Presentation on theme: "Chapter 2 – Section 2 Mineral Identification Please open your book to page 36. Please take notes over the yellow slides!"— Presentation transcript:
1 Chapter 2 – Section 2 Mineral Identification Please open your book to page 36. Please take notes over the yellow slides!
2 Identifying MineralsHow do you recognize someone you know? You may be able to identify them by their hair color, height, weight, facial features, etc.Individual minerals also have characteristics that distinguish one from another.
3 Physical Properties Mineral Appearance & Color Hardness Luster Specific GravityStreakCleavage and Fracture
4 Mineral Appearance & Color Two obvious clues used to identify mineralsThese clues are not enough to correctly identify a mineral
5 Mineral Appearance & Color For example – Which one of the following is gold?
6 Mineral Appearance & Color The one on the left is gold and the one on the right is pyrite (also known as fool’s gold).Because they both look like gold, you cannot go just go by appearance and color to identify the mineral.Other tests need to be performedGoldPyrite (fool’s gold)
7 Hardness A measure of how easily a mineral can be scratched Talc is so soft it can be scratched with your fingernail.Diamonds are the hardest substance on Earth and can only be scratched by other diamonds.So how do we tell how hard a mineral is?
8 Moh’s Hardness Scale (pg. 37) A scale developed by Austrian scientist Friedrich Mohs that lists a list of common minerals and their hardness.
9 Let’s say you have a clear, whitish material that you know is either fluorite or quartz…but your not sure because they have the same appearance and color.You try to scratch it with your fingernail but it doesn’t scratch. So you know that whatever it is, it has a hardness greater than 1.
10 You then try to scratch it with the iron nail and you are able to scratch the surface. So you can conclude that the hardness of the clear, whitish material has to be greater than 2.5 but lower than 4.5.You can determine that the hardness of the unknown material is between 3 and 4. Well you already know that quartz has a hardness of 7 so the mystery material has to be fluorite.FluoriteQuartz
11 Let’s Take Some Notes!! Appearance & Color Hardness These clues are NOT enough to correctly identify a mineral HardnessA measure of how easily a mineral can be scratched
12 Luster The way a mineral reflects light. Either metallic or nonmetallic
13 If it’s shiny like metal – it’s metallic HematiteGraphitePyriteIf it’s dull, glassy, pearly, or silky - it’s nonmetallicBiotite(Pearly)Talc(Silky)Obsidian(Glassy)
14 Let’s Take Some Notes!! Luster The way a mineral reflects light (can be metallic or nonmetallic)
15 Specific GravityThe specific gravity of a mineral is the ratio of its weight compared with the weight of an equal volume of water (very similar to density).Gold has specific gravity of 19It means gold is 19 times heavier than water.19 times heavier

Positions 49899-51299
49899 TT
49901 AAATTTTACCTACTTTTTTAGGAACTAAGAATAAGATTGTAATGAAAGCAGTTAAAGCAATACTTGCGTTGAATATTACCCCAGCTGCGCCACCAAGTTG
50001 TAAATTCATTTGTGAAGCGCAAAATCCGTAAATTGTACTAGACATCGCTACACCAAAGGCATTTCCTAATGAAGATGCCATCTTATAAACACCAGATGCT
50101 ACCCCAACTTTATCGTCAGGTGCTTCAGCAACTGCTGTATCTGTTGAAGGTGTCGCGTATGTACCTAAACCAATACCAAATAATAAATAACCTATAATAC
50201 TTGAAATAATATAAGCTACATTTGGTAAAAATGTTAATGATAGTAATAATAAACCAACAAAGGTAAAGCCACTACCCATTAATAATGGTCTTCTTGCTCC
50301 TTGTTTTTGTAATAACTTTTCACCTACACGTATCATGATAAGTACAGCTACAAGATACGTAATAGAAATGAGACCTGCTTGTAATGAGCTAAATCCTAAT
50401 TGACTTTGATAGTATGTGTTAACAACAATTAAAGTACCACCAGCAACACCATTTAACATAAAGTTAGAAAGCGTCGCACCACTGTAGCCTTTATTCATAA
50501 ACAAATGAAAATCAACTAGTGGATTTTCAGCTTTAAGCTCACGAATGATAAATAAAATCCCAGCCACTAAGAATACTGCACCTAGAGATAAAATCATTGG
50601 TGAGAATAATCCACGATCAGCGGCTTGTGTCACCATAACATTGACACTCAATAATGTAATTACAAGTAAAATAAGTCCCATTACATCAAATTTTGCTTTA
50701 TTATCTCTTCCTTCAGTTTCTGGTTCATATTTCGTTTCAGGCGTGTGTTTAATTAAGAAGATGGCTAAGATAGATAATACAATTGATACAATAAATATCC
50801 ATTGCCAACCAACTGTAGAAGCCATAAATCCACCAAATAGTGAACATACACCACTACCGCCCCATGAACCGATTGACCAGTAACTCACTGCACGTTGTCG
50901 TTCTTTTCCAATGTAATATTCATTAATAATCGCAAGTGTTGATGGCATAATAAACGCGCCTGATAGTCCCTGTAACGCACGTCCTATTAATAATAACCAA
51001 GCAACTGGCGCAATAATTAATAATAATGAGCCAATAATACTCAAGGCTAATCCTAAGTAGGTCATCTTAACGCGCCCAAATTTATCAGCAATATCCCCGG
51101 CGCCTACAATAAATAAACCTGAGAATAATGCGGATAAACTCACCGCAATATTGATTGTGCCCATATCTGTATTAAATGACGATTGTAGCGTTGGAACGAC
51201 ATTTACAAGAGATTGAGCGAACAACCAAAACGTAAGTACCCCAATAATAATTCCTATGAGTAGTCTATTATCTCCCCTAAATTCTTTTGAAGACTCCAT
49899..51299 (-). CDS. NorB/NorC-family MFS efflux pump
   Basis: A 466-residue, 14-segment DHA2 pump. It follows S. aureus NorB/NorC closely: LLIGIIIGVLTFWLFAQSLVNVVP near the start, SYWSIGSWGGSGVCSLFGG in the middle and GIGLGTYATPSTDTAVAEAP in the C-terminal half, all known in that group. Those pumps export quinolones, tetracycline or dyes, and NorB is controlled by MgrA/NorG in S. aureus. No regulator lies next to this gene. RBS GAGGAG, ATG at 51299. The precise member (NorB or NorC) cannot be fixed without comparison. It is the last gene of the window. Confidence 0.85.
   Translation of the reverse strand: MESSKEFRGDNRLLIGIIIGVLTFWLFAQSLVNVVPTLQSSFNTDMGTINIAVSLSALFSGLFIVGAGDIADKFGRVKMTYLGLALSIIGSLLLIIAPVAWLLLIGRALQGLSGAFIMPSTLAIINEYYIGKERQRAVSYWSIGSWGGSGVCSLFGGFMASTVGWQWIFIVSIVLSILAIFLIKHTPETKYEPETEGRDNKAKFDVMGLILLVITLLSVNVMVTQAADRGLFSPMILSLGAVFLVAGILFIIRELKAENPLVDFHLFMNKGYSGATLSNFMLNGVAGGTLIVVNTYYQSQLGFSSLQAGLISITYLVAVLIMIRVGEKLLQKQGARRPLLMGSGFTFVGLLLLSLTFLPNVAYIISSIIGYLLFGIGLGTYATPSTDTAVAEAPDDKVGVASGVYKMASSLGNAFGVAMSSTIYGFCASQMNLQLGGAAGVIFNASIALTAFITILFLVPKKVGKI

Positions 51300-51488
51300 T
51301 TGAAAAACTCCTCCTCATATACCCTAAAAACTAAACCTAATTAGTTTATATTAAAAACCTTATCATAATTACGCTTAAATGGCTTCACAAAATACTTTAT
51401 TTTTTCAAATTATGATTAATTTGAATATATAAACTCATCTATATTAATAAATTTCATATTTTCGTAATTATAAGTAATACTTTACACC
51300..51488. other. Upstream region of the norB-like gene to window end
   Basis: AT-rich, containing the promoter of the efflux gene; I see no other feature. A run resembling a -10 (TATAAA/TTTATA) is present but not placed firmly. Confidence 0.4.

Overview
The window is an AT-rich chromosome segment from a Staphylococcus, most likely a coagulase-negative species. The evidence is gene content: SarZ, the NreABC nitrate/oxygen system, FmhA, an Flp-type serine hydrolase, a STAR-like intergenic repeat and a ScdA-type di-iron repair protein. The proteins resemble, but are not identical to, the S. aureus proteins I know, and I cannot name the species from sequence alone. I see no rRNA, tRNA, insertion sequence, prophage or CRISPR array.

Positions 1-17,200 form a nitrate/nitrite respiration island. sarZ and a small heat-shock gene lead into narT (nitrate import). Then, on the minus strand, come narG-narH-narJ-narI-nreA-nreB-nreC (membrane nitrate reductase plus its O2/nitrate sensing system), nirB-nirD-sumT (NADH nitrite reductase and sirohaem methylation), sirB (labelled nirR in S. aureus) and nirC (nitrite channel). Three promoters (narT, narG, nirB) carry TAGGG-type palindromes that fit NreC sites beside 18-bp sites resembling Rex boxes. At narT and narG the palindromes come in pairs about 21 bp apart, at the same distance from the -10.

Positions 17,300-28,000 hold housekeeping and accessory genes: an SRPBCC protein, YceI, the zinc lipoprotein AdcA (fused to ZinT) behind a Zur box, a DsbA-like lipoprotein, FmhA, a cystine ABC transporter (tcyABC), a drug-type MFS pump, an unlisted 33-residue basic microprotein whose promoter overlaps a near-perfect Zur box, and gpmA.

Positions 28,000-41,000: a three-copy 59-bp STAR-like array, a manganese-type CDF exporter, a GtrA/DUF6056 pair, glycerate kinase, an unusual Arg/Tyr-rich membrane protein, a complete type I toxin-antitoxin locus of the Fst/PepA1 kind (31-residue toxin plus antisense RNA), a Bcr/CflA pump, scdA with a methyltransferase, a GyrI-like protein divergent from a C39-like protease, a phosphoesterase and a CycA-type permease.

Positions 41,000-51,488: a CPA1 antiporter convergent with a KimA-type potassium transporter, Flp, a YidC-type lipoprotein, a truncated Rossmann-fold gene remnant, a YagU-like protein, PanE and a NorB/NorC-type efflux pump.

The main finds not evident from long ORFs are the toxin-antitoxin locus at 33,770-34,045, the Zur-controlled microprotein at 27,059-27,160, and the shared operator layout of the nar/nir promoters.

17 Let’s Take Some Notes!! Specific Gravity The ratio of the minerals weight compared to the weight of an equal volume of water (similar to density)
18 StreakWhen a mineral is rubbed across a piece of porcelain tile (called a streak plate). A streak of powdered mineral is left behind.
19 The streak test only works for materials that are softer then the plate. The streak plate has a hardness of 7 so you can only test minerals that have a hardness below 7.Gold and pyrite can be determined using a streak plate. Gold leaves a yellow streak and pyrite leaves a greenish black or brownish black streak.Some minerals may appear as one color but leave a completely different color streak.Some minerals will leave a streak on paper…like the graphite in your pencil
20 Let’s Take Some Notes!! Streak The color of the mineral when in powdered form (streak plate)
21 Cleavage Cleavage is the way that mineral breaks. Minerals that break along smooth, flat surfaces have cleavage.The way the atoms are arranged make for a smooth, clean break.Mica has cleavage
22 FractureMineral that breaks uneven, rough, or jagged surfaces have fracture.Quartz has fracture
23 If you were to take a layered cake and separate its layers, we would say that the cake has cleavage. But if we were to take our hand and jab it into the cake and pull it out, we would say that the cake has fracture.
25 Let’s Take Some Notes!! Cleavage & Fracture Cleavage – minerals that break along smooth flat surfacesFracture – minerals that break unevenly & jagged
26 Other PropertiesSome minerals are magnetic, such as magnetite, which is attracted to magnets.In calcite – light forms two separate rays as it passes through causing you to see a double image.Calcite will also fizz if you put some drops of hydrochloric acid on it.